President Barack Obama called himself a "great admirer" of Pope Francis as he sat down at the Vatican Thursday.
WASHINGTON - President Barack Obama will announce proposals for new gun control measures in this country. And we're already getting an idea of what some of those ideas may look like.
According to CNN, Vice President Joe Biden told lawmakers he'll outline 19 actions the president can take without going through Congress. Some of the actions include: better enforcement of existing gun laws, keeping data on where the guns are and improving the background checks system.
CNN says the president will call on Congress to pass an assault weapons ban, expand the background checks law to apply to all gun sales, and limit the sale of high capacity magazines.
There likely will be opposition to some of the proposals. On Tuesday, the NRA called the president an "elitist hypocrite" for having armed secret service agents protect his daughters at school while not committing to put armed guards in all schools.
The president is scheduled to speak at noon on Wednesday.
President Vladimir Putin on Tuesday fiercely defended Russia's move to annex Crimea, saying the rights of ethnic Russians have been abused by the new Ukrainian government.
Republicans are dismissing President Barack Obama's new $3.9 trillion budget.
President Barack Obama is ordering the Pentagon to accelerate planning for a full U.S. troop withdrawal from Afghanistan.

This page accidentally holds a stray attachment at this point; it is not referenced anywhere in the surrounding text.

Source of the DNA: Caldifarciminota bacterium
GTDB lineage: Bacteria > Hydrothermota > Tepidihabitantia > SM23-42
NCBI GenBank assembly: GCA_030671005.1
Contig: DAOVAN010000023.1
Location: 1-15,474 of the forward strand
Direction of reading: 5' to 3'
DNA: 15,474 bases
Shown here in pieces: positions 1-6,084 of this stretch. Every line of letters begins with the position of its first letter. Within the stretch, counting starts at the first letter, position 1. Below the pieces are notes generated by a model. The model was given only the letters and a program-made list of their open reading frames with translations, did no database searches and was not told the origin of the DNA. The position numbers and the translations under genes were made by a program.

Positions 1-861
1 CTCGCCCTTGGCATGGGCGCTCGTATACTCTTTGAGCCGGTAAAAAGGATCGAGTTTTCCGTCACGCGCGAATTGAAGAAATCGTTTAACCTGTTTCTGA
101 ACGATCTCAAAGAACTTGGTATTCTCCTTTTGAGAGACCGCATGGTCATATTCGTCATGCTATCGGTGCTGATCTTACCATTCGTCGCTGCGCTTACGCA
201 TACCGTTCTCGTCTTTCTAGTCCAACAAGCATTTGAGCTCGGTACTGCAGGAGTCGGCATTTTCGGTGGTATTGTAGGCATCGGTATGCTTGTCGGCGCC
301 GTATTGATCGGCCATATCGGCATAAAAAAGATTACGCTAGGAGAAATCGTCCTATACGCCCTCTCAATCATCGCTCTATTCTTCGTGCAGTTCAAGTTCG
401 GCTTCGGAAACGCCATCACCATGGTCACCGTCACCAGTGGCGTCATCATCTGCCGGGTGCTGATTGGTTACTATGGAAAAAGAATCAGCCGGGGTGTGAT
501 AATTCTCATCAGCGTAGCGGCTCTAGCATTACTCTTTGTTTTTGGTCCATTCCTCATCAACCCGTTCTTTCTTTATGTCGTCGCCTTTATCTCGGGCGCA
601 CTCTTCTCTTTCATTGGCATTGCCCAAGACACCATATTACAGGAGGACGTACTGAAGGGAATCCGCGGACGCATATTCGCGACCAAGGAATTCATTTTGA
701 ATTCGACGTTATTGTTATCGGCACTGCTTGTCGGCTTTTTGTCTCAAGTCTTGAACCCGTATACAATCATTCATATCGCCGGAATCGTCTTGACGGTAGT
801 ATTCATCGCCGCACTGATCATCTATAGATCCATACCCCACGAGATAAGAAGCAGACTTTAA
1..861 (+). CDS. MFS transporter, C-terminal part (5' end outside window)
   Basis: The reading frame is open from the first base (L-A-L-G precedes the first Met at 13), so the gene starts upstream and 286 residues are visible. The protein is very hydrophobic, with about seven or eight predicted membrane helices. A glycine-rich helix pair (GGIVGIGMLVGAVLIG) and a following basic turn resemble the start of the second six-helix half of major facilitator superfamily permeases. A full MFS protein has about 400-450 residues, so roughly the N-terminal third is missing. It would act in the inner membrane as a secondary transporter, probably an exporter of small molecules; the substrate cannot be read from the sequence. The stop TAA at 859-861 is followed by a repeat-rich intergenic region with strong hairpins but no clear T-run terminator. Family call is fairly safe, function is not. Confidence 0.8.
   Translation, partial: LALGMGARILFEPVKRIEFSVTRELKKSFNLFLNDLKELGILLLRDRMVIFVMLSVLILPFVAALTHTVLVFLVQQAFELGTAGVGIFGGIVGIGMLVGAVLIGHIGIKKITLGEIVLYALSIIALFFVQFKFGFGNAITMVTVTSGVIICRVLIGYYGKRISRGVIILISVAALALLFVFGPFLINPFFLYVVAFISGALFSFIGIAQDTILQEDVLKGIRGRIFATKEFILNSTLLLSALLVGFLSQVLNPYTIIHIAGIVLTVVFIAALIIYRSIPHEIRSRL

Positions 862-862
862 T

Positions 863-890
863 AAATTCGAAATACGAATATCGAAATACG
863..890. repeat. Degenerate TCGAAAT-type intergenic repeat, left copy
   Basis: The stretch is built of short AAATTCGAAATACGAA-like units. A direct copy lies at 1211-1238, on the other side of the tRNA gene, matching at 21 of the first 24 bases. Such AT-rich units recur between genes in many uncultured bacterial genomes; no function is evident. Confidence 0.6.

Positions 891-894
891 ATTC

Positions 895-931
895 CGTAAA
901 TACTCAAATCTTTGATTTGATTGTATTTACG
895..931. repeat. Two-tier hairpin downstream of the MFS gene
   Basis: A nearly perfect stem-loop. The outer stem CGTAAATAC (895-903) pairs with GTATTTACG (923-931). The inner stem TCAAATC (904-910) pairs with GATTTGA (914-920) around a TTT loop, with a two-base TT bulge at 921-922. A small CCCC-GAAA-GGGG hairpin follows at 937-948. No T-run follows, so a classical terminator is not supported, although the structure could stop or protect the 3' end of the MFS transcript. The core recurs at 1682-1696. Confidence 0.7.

Addressable TV lets advertisers pinpoint specific homes for commercials.
A survey of academics has found that Eleanor Roosevelt was the nation's best first lady. Michelle Obama ranks fifth.
President Barack Obama said in his State of the Union address Tuesday that he will sign an executive order setting the minimum wage for workers covered by new federal contracts at $10.10 an hour, a big jump from the current federal minimum of $7.25. Obama hopes his order will spur Congress to increase the minimum wage for all employees.
President Barack Obama is promoting his newly unveiled plans to boost wages for some workers and help Americans save for retirement -- no action from Congress necessary.
In a first, working-age people now make up the majority in U.S. households that rely on food stamps -- a switch from a few years ago, when children and the elderly were the main recipients.
State of the Union night is coming up. Time to set the record straight on a few things: Yup, Bill Clinton really was the most long-winded. Nope, it doesn't have to be a speech. And, in truth, this "annual" event doesn't happen every year.